Tag: Betsy Blair

Marty (1955)

Betsy Blair and Ernest Borgnine are two shy people out on a date in Marty

Director: Delbert Mann

Cast: Ernest Borgnine (Marty Piletti), Betsy Blair (Clara), Esther Minciotti (Mrs Piletti), Augusta Ciolli (Aunt Catherine), Joe Mantell (Angie), Karen Steele (Virginia), Jerry Paris (Tommy)

Strange to think today, but until Parasite, only one other film had won both the Palme d’Or at Cannes and the Oscar for Best Picture. That film was Marty and if that fact seems odd today when you watch the film, it’s easy to forget how revolutionary a film about a regular guy with an average job and boring life was back then. Films were about larger than life guys doing big manly things. They weren’t about butchers who lived with their mamas and can’t get girls.

Our butcher is Marty Piletti (Ernest Borgnine) and one night he meets Clara (Betsy Blair), an equally shy chemistry school teacher. They spend the whole night talking, and Marty excitedly plans to call her the next day. Problem is, a brief meeting with his mother (Esther Minciotti) is a disaster – not least because she’s worried Clara could mean her being thrown out of Marty’s home like her sister (Augusta Ciolli) has been – and Marty’s best friend Angie (Joe Mantell) doesn’t think Clara is much to write home about. Under these peer pressures will Marty make that call or not?

That plot summary by the way effectively covers 95% of the film. Today Marty seems so lightweight and slight it’s almost a puff of air. The film was adapted from a one hour TV play, and beat a host of Broadway adaptations (Picnic, The Rose Tattoo and Mister Roberts) to the big one. Today of course a TV play would never be adapted into a movie (in fact if anything Paddy Chayefsky’s play would probably be expanded into a ten episode Netflix drama), but in 1950s America a TV play would have been screened once and then disappeared forever. What better for Hollywood but to assume the one-off delights of TV could be as mined as easily as the best work on Broadway?

So Marty was made and won and it’s a decent, reasonably charming movie even though it’s really hard to see what the fuss is about now. The main delights lie in the script by Paddy Chayefsky, one of the greatest screenplay writers of American film history here winning the first of his three Oscars. The script is simple, well observed, full of cracking little lines, creates some marvellously rounded characters and is careful not to overbalance the overall low-key effect of the film. 

Chayefsky has teed the whole film up so well that most of those involved simply run with the great material they have been given. None of the actors – or Delbert Mann, who received a generous Best Director Oscar – ever hit these heights again. But then that’s about right for a film that is all about the triumph of the little guy (or at least the little guy getting a small day in the sun). Mann marshals the actors (some of whom were in the original TV production) to good effect and basically doesn’t get in the way of the script.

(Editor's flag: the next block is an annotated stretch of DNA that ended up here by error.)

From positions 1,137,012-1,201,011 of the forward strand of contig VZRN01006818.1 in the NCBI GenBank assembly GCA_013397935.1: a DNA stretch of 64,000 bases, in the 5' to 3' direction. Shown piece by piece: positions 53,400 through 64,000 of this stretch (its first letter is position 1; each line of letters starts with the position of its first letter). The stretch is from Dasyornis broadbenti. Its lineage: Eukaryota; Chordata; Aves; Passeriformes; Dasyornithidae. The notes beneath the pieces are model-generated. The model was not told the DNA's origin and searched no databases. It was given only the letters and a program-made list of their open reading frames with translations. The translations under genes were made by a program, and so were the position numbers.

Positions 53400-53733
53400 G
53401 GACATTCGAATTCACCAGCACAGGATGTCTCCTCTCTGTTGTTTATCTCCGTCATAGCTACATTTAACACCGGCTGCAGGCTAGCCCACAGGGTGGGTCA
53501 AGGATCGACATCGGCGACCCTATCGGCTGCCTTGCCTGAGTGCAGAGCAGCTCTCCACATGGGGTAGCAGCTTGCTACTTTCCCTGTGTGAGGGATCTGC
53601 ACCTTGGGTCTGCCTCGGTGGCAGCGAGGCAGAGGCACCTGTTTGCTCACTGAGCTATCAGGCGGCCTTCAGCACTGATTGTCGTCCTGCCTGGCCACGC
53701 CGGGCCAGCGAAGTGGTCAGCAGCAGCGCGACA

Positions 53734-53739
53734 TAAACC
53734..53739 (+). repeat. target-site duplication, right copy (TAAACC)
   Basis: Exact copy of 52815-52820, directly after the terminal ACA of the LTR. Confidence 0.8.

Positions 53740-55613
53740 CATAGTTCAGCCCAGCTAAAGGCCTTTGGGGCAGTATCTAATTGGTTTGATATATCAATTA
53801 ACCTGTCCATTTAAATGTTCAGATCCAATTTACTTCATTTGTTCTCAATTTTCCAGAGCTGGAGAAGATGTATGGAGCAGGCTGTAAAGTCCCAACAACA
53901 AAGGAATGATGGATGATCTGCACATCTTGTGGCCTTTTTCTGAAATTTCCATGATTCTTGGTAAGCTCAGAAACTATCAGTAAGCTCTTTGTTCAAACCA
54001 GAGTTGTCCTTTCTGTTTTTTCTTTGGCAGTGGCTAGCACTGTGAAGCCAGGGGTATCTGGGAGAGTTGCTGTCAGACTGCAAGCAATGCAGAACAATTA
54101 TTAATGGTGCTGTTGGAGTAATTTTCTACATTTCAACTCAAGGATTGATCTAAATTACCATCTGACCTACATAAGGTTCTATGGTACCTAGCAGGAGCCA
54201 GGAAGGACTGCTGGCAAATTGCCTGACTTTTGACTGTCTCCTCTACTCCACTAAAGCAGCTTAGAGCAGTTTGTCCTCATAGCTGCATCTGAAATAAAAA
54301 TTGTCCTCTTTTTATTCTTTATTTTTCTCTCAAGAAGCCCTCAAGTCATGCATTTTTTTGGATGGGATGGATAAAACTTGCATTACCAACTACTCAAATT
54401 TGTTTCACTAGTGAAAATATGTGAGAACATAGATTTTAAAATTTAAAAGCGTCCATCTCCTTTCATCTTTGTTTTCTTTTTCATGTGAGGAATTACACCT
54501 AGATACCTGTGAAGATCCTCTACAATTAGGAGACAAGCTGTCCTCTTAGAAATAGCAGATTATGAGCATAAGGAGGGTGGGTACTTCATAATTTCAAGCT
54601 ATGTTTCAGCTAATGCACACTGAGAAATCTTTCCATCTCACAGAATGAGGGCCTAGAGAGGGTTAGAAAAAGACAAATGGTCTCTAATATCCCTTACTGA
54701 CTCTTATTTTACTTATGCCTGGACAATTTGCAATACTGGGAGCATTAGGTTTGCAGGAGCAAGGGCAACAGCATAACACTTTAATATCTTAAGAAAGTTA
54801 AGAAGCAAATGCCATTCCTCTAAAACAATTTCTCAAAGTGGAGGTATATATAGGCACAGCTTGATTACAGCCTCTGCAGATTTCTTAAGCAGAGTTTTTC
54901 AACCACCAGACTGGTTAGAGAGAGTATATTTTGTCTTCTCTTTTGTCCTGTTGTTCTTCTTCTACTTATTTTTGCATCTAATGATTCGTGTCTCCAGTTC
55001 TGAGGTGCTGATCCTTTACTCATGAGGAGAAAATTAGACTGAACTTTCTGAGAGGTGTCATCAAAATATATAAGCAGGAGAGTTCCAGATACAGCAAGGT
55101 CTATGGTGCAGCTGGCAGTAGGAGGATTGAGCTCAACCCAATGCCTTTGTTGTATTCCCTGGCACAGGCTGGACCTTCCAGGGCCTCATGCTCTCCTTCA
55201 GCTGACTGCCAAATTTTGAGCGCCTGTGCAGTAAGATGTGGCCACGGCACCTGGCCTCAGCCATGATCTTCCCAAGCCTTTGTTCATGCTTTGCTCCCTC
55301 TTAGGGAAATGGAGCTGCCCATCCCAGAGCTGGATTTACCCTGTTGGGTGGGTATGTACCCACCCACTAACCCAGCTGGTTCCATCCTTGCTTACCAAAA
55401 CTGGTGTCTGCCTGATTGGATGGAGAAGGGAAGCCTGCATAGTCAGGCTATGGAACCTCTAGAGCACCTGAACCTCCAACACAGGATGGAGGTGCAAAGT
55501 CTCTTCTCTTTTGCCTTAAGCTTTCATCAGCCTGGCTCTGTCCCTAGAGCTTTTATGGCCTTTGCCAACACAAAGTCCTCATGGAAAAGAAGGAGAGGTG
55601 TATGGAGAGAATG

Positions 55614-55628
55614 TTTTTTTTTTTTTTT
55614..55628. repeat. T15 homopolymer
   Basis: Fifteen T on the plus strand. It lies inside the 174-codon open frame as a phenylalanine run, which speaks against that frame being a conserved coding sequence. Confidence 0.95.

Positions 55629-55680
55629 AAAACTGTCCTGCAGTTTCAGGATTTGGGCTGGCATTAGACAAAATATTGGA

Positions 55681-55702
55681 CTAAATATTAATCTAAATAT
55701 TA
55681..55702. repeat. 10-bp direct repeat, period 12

The story itself covers just two days in the life of Marty, but it’s still a gift of a part for Ernest Borgnine, who won an Oscar (surely to the chagrin of Rod Steiger who played the role on TV). The role subtly subverts Borgnine’s persona – Marty has the build for muscular action that matches the series of smarmy, working-class heavies Borgnine had played up to this point (characters much like some of his friends in the drama) but he moves with the nerves of a timid man. Borgnine is as gentle and careful as the picture itself, a shy man who has given up on good things happening to him but comes alive when he meets someone who sees him for who he is rather than what he is not.

That first long date – it takes up well over half the film’s runtime – sees him slowly go through stages from nerves, to stumbled confessions to an excited jabbering as he is so excited to be with Clara he keeps failing (accidentally) to let her speak so keen is he to share everything with her, through to a protective regard and a euphoric celebration. The only slight dated misstep is Marty’s reaction when denied a kiss – which he goes for with the entitlement of a Mad Men era male – but it’s swiftly course corrected in the film as another sign of Marty’s clumsy lack of knowledge of how relationships work. Throughout all this Borgnine is charming, heartfelt, tender and sweet and deserving of recognition for the role.